Estuarine Ecology

Front Cover
This textbook covers the physical and chemical aspects of estuaries, the biology and ecology of key organisms, the flow of organic matter through estuaries, and human interactions, such as the environmental impact of fisheries on estuaries and the effects of global climate change on these important ecosystems. Each chapter will begin with basic concepts and then move on to describing applications and current practice. This new edition is being authored by a team of world experts from the estuarine science community.

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Background Theory and issues
Island glass lizard 447
Estuarine Geomorphology and Physical Oceanography
Kaneohi Bay Hawaii 326327
Estuarine Chemistry
Larval retention 331
Estuarine Phytoplankton
Salt Marshes and Mangrove Swamps
The Estuarine Bottom and Benthic Subsystem
Macoma balthica 351353 364 369
Nekton the FreeSwimming Consumers
The Role of Wildlife in Estuarine Ecosystems
Estuarine Fisheries
Macronutrients 105 167 See also Nutrients
Human Impact in Estuaries

Estuarine Seagrasses
Microbial Ecology and Organic Detritus in Estuaries
Zooplankton the Drifting Consumers

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Popular passages

Page 223 - Broome, SW, WW Woodhouse, and ED Seneca, 1975. The relationship of mineral nutrients to growth of Spartina alterniflora in North Carolina.

About the author (1989)

John W. Day, Jr. is Professor in the Department of Marine Sciences at Louisiana State University, where he has taught since 1971. He is coeditor (with W. Conner) of The Ecology of the Barataria Basin, Louisiana: An Estuarine Profile, and coeditor (with Charles Hall) of Ecological Modeling in Theory and Practice (Wiley, 1977). Professor Day received his PhD in marine sciences from the University of North Carolina in 1971.

Charles A. S. Hall is Associate Professor in the Department of Environmental Sciences and Forestry at the State University of New York at Syracuse. He is coeditor (with John Day) of Ecosystem Modeling in Theory and Practice (Wiley, 1977) and co-author (with Cutler Cleveland and Robert Kaufmann) of Energy and Resource Quality: The Ecology of the Economic Process (Wiley, 1986). Professor Hall received his PhD in zoology from the University of North Carolina in 1970.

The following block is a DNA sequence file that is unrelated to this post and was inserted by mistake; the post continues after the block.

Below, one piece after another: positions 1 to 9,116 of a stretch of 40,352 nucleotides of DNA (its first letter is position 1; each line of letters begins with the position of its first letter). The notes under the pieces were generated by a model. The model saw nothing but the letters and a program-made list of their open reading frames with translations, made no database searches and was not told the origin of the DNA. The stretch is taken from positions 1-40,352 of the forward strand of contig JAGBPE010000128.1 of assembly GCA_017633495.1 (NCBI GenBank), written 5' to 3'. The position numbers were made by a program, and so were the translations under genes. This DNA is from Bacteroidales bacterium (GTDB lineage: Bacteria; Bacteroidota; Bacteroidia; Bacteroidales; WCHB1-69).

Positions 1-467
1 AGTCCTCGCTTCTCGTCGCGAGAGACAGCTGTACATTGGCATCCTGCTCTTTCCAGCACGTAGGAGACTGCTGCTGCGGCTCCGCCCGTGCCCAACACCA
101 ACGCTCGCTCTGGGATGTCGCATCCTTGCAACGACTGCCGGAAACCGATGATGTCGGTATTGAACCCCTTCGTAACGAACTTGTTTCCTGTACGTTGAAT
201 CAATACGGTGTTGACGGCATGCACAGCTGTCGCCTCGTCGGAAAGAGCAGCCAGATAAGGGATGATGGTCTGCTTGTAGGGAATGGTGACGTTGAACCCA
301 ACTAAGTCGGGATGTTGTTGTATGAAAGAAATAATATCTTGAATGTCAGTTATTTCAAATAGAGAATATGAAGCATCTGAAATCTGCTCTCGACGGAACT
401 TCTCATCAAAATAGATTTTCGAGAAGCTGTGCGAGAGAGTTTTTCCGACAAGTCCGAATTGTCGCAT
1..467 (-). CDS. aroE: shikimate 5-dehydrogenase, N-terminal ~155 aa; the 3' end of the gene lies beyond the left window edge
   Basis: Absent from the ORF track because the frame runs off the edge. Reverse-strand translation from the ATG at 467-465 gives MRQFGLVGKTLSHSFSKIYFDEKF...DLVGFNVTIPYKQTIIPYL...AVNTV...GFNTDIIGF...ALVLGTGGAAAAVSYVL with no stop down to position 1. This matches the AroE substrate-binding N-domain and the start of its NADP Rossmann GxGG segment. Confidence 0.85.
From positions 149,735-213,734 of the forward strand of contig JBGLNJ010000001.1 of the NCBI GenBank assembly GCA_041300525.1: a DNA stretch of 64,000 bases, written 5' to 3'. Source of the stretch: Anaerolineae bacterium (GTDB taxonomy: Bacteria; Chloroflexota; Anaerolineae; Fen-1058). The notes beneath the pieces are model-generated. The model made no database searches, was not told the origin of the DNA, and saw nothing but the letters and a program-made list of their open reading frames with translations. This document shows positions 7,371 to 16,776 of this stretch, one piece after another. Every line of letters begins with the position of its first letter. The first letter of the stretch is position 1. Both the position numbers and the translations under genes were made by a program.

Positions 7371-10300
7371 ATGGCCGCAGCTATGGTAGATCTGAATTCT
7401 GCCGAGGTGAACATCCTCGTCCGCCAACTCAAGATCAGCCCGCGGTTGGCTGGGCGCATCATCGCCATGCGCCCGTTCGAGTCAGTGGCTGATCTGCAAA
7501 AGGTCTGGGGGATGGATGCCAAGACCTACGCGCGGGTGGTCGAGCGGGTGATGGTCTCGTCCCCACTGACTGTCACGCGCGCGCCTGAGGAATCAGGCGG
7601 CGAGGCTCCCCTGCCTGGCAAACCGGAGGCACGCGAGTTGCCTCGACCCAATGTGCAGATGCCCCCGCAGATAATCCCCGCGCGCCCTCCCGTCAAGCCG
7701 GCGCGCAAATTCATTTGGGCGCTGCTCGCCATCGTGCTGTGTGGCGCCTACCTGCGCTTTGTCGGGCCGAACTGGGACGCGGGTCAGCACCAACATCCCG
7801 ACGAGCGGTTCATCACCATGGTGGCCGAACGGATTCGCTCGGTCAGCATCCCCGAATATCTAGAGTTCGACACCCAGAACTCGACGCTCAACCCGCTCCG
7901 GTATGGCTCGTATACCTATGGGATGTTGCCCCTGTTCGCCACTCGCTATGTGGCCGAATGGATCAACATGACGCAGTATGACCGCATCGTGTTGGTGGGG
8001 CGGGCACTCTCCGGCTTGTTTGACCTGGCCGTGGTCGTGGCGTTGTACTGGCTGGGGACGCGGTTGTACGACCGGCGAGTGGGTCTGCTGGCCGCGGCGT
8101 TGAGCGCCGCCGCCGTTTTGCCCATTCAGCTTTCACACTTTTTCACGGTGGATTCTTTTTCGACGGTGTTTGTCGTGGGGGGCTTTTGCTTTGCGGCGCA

W. Michael Kemp is Associate Professor at Horn Point Environmental Laboratories of the University of Maryland, where he has worked since 1978. He has held positions at the University of Copenhagen, the University of Aarhus, and at the U.S. Environmental Protection Agency. Dr. Kemp has written or coauthored numerous articles for professional journals, and he is a frequent participant in international conferences. Professor Kemp received his PhD in systems ecology from the University of Florida in 1977.

Alejandro Yanez-Arancibia is Research Scientist and Professor at the Institute of Marine Science and Limnology at the National University of Mexico, where he has been a faculty member since 1975. He is the editor of Taxonomy, Ecology, and Structure of Fish Communities in Coastal Regions with Ephemeral Inlets on the Pacific Coast of Mexico, and Fish Community Ecology in Estuaries and Coastal Regions. Dr. Yanez-Arancibia has written more than 40 scientific articles, and he has presented over 35 papers at international conferences. Professor Yanez-Arancibia received his PhD in marine science from the National University of Mexico in 1977.

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